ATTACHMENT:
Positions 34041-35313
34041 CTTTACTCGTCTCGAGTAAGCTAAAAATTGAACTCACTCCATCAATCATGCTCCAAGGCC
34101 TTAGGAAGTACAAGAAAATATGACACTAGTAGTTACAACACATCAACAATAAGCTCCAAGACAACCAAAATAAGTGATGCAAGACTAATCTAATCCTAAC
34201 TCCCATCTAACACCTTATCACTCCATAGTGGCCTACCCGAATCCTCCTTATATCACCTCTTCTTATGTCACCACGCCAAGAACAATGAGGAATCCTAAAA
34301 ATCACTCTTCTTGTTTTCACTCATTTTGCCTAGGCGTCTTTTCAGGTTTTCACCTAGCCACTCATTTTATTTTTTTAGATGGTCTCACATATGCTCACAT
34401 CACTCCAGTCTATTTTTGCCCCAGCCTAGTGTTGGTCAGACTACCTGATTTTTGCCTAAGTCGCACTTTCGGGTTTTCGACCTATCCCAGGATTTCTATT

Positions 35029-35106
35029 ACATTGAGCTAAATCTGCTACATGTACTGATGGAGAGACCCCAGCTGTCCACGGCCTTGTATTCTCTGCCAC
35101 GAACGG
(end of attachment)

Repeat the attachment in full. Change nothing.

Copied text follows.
Positions 34041-35313
34041 CTTTACTCGTCTCGAGTAAGCTAAAAATTGAACTCACTCCATCAATCATGCTCCAAGGCC
34101 TTAGGAAGTACAAGAAAATATGACACTAGTAGTTACAACACATCAACAATAAGCTCCAAGACAACCAAAATAAGTGATGCAAGACTAATCTAATCCTAAC
34201 TCCCATCTAACACCTTATCACTCCATAGTGGCCTACCCGAATCCTCCTTATATCACCTCTTCTTATGTCACCACGCCAAGAACAATGAGGAATCCTAAAA
34301 ATCACTCTTCTTGTTTTCACTCATTTTGCCTAGGCGTCTTTTCAGGTTTTCACCTAGCCACTCATTTTATTTTTTTAGATGGTCTCACATATGCTCACAT
34401 CACTCCAGTCTATTTTTGCCCCAGCCTAGTGTTGGTCAGACTACCTGATTTTTGCCTAAGTCGCACTTTCGGGTTTTCGACCTATCCCAGGATTTCTATT

Positions 35029-35106
35029 ACATTGAGCTAAATCTGCTACATGTACTGATGGAGAGACCCCAGCTGTCCACGGCCTTGTATTCTCTGCCAC
35101 GAACGG